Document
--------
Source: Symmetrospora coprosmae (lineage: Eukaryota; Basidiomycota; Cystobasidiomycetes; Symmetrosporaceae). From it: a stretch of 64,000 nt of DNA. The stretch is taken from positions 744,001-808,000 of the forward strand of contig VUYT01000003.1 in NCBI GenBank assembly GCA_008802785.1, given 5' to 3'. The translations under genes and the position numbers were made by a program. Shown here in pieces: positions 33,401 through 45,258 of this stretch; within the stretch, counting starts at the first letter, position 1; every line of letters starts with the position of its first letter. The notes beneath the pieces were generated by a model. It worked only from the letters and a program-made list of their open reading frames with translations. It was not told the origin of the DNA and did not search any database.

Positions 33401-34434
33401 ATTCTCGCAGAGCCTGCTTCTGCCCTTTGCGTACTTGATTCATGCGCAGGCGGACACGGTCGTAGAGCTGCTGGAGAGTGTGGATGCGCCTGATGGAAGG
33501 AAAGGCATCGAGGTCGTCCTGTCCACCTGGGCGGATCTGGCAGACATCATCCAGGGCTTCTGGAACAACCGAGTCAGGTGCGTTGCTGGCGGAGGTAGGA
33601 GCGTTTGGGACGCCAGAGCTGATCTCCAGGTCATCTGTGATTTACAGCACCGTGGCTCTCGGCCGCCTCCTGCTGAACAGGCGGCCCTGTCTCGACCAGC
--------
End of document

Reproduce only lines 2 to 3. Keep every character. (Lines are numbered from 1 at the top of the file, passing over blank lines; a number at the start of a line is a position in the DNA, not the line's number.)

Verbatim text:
Positions 33401-34434
33401 ATTCTCGCAGAGCCTGCTTCTGCCCTTTGCGTACTTGATTCATGCGCAGGCGGACACGGTCGTAGAGCTGCTGGAGAGTGTGGATGCGCCTGATGGAAGG